BEVERLY HILLS, Calif. - David Duchovny says he's finally reached the point where he no longer feels like a stranger in the house he and his actress wife, Tea Leoni, bought last year high in the Malibu hills region of southern California. "It genuinely feels like home now," Duchovny said.
DAVID DUCHOVNY: He says his remarks about Vancouver's rain were taken out of context.
But it didn't feel like home last winter when Duchovny was still filming The X-Files in Vancouver and was able to visit there only on occasional weekends.
Duchovny insists he is still a big fan of Vancouver, but he also says he's still trying to come to terms with the uproar that broke out over the decision to relocate The X-Files to Los Angeles after five years of shooting in Vancouver. And he suggests he was a victim of the "infantile" Vancouver media.
Co-star Gillian Anderson shared his desire to move the show to southern California, but it was Duchovny who took the brunt of the criticism. He says it wasn't easy to be driving around Vancouver and suddenly to see a sign on a strip club marquee reading: "DAVID DUCHOVNY IS BARRED -- GO HOME."
"The intensity of the reaction hurt because people thought they were being rejected or insulted," he says now. "They felt they had been demeaned. But ultimately, it didn't hurt because it was silly. It wasn't about anything important."
Duchovny knows now that he created a big problem for himself when he made a casual joke about Vancouver's rainy weather during an appearance on Conan O'Brien's late-night talk show.
"My commentary about the weather was funneled into my desire to move to Los Angeles. I kept reading that I wanted to leave Vancouver because I didn't like the weather and I didn't like the city -- whereas actually it was two totally different stories."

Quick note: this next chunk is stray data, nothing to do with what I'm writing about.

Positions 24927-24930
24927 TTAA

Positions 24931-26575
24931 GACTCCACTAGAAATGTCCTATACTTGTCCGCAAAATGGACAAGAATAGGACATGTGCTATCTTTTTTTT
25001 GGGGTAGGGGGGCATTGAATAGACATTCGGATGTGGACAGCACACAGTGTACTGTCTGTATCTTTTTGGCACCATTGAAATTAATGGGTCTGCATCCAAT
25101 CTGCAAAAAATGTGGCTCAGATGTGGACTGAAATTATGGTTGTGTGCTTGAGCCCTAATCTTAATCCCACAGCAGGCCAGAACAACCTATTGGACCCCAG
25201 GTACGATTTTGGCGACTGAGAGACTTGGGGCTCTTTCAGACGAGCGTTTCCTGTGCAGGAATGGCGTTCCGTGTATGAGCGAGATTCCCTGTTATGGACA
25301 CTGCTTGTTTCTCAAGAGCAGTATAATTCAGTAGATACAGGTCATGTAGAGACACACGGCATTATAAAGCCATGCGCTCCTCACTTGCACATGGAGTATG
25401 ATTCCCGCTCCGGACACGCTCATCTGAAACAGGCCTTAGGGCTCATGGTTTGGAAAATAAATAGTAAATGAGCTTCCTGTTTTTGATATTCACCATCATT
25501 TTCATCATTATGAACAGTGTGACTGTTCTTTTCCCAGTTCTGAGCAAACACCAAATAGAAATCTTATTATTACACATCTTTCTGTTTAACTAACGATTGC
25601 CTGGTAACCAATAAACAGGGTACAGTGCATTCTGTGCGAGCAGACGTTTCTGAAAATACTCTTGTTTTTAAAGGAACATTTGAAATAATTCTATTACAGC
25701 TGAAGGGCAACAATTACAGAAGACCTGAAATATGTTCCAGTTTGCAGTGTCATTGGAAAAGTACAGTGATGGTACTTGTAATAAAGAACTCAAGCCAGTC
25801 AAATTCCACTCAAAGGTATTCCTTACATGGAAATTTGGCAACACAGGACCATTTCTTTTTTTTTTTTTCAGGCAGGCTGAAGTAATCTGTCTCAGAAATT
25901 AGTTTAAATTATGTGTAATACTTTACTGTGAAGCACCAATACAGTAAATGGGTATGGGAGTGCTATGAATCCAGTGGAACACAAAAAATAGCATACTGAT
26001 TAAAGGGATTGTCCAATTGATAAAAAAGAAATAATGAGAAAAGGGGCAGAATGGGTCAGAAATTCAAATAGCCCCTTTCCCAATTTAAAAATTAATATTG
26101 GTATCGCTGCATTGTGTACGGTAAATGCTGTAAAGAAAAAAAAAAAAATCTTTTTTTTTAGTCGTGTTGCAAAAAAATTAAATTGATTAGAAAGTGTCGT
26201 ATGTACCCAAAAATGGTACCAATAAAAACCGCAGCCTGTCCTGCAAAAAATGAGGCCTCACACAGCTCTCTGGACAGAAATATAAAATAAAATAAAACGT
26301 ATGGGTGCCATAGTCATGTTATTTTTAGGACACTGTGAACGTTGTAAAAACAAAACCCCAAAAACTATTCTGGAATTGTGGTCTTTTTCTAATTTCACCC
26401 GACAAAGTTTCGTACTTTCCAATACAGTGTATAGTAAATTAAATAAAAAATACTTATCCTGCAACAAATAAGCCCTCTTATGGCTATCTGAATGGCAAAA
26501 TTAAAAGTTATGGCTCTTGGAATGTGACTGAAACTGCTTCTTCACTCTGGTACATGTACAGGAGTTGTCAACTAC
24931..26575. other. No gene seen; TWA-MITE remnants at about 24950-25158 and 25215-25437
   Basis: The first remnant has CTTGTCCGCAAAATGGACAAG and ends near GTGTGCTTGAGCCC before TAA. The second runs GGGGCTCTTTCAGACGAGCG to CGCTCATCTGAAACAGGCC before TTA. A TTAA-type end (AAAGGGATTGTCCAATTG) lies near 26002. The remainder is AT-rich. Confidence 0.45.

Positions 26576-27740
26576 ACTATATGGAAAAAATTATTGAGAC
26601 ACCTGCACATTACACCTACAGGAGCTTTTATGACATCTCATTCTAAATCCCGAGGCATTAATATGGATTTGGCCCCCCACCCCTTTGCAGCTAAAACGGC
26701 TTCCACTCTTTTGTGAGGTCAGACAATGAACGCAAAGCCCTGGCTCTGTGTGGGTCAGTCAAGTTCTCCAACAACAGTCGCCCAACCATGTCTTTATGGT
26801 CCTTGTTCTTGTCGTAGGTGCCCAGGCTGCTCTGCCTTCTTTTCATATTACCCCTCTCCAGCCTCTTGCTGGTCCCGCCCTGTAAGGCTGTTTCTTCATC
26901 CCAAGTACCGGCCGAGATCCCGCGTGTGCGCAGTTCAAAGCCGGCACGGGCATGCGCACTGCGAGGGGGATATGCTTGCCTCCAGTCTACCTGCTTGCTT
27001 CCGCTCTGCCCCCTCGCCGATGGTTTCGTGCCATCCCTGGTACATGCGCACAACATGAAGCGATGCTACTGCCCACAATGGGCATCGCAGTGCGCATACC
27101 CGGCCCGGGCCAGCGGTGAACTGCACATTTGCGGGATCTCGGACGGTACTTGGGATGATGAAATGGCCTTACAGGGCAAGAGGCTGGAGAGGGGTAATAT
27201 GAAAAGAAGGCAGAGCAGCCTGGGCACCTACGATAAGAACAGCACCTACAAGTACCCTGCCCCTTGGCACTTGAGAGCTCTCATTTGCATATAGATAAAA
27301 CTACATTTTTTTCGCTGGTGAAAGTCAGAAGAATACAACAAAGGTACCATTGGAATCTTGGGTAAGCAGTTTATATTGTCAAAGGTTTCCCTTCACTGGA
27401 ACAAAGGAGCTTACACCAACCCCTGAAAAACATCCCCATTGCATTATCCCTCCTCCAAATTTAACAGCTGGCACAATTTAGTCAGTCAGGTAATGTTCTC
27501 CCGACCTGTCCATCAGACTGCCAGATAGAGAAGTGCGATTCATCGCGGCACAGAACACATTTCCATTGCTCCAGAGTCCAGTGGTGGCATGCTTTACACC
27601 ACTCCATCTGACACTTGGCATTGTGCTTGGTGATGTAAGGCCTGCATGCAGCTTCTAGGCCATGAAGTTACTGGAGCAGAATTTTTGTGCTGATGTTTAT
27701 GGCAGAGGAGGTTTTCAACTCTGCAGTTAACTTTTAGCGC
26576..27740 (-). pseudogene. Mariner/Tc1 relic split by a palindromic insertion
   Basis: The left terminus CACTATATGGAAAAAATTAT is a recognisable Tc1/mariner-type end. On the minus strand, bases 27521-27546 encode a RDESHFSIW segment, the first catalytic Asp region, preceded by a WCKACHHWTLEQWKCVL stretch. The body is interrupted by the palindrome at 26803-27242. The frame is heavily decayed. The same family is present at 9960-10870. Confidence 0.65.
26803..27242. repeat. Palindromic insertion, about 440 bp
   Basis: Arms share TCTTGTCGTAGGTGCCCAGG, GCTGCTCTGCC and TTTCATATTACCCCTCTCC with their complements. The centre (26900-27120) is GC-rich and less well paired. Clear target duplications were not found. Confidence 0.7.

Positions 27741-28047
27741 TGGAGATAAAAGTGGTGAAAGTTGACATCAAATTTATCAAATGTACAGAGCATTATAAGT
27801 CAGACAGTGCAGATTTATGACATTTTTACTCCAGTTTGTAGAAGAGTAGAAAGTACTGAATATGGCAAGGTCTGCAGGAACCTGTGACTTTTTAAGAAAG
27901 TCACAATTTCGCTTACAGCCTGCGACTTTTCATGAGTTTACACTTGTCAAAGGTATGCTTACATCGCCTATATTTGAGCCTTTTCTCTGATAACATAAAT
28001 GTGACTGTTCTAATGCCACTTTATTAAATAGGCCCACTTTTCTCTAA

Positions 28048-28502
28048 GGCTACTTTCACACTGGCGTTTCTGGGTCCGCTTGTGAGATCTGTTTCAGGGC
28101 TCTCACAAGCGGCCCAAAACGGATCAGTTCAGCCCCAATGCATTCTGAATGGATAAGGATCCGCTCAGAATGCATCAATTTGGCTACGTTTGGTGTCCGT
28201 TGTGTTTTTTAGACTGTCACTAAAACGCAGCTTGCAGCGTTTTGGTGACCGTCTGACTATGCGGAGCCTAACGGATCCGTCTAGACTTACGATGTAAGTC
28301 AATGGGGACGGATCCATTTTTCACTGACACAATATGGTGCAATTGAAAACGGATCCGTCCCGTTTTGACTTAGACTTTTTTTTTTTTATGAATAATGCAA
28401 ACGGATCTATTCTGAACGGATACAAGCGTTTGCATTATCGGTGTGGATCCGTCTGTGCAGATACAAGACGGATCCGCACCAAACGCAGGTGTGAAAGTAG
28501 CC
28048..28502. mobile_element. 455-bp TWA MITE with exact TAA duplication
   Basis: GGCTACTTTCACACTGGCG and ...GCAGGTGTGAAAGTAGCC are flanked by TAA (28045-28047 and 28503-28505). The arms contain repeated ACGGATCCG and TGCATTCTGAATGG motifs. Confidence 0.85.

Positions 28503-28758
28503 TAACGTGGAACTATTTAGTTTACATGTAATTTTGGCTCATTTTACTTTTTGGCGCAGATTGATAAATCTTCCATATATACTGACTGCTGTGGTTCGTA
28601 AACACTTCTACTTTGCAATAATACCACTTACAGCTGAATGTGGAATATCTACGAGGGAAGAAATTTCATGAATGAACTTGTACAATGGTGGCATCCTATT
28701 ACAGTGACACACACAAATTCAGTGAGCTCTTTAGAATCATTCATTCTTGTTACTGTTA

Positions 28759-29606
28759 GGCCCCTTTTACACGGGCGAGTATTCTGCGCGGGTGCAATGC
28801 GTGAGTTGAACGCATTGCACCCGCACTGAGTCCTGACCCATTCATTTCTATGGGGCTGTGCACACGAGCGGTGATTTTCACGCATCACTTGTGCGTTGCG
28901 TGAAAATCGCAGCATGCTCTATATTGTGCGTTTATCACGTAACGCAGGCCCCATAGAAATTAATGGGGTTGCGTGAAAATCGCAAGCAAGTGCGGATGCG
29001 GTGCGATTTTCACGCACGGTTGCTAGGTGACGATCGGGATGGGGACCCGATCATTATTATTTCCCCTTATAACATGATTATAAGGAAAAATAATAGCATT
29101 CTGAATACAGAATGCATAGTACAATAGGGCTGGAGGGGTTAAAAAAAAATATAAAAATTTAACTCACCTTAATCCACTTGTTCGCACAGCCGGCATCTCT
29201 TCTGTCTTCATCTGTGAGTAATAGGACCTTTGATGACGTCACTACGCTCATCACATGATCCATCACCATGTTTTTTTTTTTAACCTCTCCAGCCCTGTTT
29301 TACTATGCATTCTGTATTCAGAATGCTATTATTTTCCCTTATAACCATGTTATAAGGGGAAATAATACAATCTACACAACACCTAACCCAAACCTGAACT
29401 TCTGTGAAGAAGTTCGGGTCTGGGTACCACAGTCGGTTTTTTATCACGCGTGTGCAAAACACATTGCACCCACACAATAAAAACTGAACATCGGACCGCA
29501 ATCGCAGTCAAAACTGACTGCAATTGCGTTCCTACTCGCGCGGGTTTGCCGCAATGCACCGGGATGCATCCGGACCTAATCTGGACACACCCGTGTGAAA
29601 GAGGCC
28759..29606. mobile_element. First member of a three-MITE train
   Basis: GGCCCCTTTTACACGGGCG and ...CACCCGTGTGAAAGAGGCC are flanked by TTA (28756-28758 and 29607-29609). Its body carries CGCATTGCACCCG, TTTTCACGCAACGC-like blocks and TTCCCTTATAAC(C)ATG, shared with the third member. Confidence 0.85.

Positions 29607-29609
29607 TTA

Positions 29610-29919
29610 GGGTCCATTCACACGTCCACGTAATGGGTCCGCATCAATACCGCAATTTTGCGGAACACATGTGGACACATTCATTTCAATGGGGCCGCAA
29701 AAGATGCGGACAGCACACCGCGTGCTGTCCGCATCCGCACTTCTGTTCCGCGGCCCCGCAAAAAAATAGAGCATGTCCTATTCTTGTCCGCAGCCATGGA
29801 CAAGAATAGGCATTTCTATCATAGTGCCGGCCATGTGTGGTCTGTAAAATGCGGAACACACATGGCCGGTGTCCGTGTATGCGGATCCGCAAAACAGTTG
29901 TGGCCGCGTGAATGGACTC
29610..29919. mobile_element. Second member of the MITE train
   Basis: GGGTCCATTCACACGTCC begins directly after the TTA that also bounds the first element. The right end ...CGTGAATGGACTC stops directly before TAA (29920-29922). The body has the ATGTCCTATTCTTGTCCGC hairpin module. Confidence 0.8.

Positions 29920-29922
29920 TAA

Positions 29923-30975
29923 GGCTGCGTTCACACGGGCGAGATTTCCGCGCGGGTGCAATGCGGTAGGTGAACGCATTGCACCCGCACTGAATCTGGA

So for the record, Duchovny wants to make a few things clear.
"Vancouver was my home for five years. I liked Vancouver. If it wasn't for having to take that flight back and forth, and if it wasn't for the fact that at this point in the life of the show I wanted to be closer to Los Angeles to be with Tea and do other things, I would still be there."
He blames the media for stirring up the furore and for giving the impression that he wanted to flee Vancouver's rainy winter weather.
"It was too bad because people in that city do take their cue from the newspapers. I mean, who watches Conan O'Brien in Vancouver? Nobody, but the papers grabbed on to it."
Duchovny says he understands the city felt it was "losing something," but adds that the behaviour of the Vancouver press was "infantile and terrible" last year. "Everything I say becomes disparaging when it's reported in Canada."
Later he qualifies his remark, drawing a distinction between the way The Province and The Vancouver Sun covered the decision to relocate The X-Files.
"The Sun wasn't the problem," he says. "The Province was the problem." But of course, he adds, "The Sun is considered the classier publication."